Across the country, Republicans have attacked diversity, equity and inclusion offices on college campuses as being discriminatory, ineffective, and a waste of taxpayer money. They’ve introduced dozens of laws in 21 states to try to dismantle the work of these offices and, in some cases, shut them down.

Some universities have responded by suspending DEI policies and programs, others by removing the word “diversity” from the names of offices and the titles of officers. The opposite is happening at the University of Michigan at Ann Arbor, an institution that has played a pivotal role in the decades-long debate over race and college access. Instead of cutting back, it’s doubling down on its commitment to one of the nation’s most expansive DEI efforts.

The university has been detailing its work on a public website and in campuswide and community meetings. Employees whose jobs in some way touch on diversity were worried about the growing attacks, says Tabbye M. Chavous, who in August became vice provost for equity and inclusion and chief diversity officer.

“Some institutions were preemptively tamping down their efforts so they wouldn’t be the target of inquiry or be noticed, and there was some concern we might go in that direction,” she says. “Michigan learned there’s nothing we can do to avoid scrutiny, so why not try to be creative and bold within the confines of the law to take every effort to still uphold the value of diversity in higher ed. We just have to be prepared to defend it.”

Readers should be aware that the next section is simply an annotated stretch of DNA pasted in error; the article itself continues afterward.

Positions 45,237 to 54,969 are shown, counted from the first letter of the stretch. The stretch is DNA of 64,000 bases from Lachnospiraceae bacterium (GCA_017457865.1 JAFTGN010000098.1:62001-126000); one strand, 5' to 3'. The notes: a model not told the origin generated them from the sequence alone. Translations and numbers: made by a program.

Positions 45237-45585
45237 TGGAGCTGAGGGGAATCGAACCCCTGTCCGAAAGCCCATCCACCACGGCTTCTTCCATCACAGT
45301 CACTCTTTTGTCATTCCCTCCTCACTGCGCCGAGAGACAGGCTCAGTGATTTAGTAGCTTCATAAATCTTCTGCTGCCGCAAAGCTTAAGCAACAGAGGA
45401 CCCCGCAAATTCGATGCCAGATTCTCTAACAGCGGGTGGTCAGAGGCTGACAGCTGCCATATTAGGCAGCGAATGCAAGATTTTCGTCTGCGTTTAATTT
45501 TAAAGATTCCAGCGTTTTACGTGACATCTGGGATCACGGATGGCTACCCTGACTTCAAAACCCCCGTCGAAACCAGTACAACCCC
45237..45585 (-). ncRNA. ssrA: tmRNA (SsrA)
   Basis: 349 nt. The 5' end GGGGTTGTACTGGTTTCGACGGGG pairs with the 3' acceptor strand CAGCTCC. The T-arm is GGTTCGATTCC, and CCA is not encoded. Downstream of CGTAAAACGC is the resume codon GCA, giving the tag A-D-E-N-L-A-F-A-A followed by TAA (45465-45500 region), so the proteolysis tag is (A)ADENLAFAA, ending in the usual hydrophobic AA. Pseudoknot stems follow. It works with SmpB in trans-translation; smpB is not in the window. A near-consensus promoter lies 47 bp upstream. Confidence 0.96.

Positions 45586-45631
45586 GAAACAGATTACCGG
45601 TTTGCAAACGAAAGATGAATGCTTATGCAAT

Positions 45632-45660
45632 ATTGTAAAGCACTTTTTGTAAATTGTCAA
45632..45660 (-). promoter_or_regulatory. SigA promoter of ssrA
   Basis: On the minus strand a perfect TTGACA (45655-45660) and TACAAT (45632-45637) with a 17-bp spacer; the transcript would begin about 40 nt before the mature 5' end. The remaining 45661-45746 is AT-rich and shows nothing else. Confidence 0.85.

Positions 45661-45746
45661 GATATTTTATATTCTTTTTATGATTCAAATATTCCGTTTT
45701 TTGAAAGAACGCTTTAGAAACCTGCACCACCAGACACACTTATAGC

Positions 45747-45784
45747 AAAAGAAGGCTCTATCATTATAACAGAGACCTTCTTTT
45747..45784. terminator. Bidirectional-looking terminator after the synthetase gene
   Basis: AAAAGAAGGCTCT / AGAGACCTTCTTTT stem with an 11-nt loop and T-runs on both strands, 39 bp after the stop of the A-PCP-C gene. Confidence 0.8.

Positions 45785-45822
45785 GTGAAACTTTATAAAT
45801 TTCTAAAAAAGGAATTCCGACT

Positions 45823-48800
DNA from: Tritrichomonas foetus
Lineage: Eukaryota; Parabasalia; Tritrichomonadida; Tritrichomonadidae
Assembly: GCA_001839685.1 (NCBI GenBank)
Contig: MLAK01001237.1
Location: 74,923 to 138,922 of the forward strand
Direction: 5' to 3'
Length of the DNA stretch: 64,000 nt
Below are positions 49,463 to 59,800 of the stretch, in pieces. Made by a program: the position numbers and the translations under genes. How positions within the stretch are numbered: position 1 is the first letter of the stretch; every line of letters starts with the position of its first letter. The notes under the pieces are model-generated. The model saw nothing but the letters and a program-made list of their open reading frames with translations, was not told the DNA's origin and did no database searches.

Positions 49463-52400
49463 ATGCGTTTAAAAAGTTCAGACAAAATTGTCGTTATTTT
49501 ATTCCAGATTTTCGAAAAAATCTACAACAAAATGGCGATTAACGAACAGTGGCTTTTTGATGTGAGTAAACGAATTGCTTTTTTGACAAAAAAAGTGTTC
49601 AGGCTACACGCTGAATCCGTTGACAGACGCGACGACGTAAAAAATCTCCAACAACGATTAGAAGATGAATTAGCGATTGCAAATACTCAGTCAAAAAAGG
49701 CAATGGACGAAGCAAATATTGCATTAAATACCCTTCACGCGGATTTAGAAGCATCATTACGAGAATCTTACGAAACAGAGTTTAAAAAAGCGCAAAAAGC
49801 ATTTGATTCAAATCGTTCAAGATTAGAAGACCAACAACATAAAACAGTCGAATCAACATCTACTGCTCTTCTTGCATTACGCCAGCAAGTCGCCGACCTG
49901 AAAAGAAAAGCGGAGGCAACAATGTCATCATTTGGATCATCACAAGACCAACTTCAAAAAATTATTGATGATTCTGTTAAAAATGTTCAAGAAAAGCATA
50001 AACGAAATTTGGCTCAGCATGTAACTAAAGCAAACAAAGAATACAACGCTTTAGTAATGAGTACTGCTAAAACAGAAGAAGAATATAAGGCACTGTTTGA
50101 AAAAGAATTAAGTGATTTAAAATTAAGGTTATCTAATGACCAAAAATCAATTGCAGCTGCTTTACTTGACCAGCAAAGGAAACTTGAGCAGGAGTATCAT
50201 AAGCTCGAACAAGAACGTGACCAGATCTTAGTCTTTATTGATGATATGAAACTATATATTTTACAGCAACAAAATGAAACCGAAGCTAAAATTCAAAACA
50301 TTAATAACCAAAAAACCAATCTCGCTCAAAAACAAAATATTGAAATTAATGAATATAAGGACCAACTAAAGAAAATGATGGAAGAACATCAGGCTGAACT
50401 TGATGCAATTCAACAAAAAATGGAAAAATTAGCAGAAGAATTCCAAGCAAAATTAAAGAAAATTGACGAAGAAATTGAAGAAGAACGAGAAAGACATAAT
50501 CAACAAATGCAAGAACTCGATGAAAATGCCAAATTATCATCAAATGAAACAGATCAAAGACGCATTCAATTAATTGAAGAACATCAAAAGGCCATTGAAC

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During the first phase of its latest DEI plan, the College of Literature, Science, and the Arts started the Collegiate Fellows Program, focused on recruiting early-career academics with demonstrated commitments to diversity through teaching, research, and service. Over the first six years of the program, the university hired 50 fellows from a pool of nearly 4,000 applicants. Nearly all are now on tenure track. About 90 percent of the recipients are people of color, Chavous says, and nearly 70 percent are from underrepresented racial groups.

Faculty are offered mentoring and professional development, and because they’re brought in as a cohort, “they come in with a built-in network of friends,” says Elizabeth R. Cole, a professor of women’s and gender studies, psychology, and Afroamerican and African studies, who oversees the program. Cole also directs the National Center for Institutional Diversity, a campus-based program that researches the benefits, challenges, and opportunities for expanding diversity efforts. The center was started as a result of the state’s affirmative action ban.

Read the complete article in The Chronicle of Higher Education